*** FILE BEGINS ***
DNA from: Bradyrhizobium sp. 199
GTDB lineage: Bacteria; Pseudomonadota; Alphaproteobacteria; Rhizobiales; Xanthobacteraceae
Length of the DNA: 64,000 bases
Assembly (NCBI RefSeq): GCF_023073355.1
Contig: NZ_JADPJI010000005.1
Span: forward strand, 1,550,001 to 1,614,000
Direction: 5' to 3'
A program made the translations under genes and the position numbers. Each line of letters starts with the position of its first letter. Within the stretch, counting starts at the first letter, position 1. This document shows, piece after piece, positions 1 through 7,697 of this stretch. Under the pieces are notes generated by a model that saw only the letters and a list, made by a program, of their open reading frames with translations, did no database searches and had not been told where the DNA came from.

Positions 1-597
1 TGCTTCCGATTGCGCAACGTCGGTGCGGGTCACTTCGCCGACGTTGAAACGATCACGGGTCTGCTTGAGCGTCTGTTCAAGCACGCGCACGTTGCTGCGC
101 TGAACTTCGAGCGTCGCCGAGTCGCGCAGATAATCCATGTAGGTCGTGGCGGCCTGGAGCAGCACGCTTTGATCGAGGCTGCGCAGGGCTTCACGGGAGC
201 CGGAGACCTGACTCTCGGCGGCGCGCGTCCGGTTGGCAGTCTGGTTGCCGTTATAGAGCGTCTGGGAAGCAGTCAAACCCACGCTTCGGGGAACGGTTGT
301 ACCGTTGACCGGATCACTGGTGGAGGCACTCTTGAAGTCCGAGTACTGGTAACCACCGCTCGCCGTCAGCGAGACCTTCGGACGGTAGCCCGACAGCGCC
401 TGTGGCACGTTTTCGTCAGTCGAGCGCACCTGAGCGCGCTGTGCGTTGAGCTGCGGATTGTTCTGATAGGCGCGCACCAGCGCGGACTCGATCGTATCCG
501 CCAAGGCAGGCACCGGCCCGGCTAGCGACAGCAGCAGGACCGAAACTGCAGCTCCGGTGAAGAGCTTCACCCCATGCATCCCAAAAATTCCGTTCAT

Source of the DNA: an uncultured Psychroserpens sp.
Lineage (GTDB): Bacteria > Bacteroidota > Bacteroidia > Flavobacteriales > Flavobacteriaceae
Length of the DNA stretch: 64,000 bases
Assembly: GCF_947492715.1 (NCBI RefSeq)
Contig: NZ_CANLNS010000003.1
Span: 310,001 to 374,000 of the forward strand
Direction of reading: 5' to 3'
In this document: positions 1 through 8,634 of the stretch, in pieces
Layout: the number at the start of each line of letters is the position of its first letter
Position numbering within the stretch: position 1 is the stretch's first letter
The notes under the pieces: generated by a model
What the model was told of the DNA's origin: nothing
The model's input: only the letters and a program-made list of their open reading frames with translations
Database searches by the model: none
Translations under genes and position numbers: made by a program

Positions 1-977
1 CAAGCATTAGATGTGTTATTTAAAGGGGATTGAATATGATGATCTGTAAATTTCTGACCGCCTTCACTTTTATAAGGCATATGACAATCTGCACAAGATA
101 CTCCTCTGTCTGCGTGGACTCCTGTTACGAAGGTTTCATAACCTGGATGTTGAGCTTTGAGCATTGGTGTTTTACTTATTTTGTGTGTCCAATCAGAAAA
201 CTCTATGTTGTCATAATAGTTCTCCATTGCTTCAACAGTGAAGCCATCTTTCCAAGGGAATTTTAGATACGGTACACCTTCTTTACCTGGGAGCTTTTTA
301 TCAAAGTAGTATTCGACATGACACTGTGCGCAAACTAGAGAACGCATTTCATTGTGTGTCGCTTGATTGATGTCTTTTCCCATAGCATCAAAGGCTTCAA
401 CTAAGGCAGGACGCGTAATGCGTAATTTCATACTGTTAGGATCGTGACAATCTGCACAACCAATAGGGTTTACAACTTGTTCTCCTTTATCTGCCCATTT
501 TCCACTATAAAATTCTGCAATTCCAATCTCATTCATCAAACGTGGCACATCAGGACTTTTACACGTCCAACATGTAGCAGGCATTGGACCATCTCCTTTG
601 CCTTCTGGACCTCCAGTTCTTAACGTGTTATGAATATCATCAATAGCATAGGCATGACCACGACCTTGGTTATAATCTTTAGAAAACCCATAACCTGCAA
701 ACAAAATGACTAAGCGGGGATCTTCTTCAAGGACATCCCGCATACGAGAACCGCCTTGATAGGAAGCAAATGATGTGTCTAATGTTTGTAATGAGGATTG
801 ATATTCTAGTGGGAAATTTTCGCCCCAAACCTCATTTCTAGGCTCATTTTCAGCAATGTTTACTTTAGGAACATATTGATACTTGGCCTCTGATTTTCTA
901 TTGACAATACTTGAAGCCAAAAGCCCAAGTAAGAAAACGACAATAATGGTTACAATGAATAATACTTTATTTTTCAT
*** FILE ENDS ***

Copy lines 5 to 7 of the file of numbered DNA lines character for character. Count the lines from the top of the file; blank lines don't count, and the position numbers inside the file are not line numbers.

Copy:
Contig: NZ_JADPJI010000005.1
Span: forward strand, 1,550,001 to 1,614,000
Direction: 5' to 3'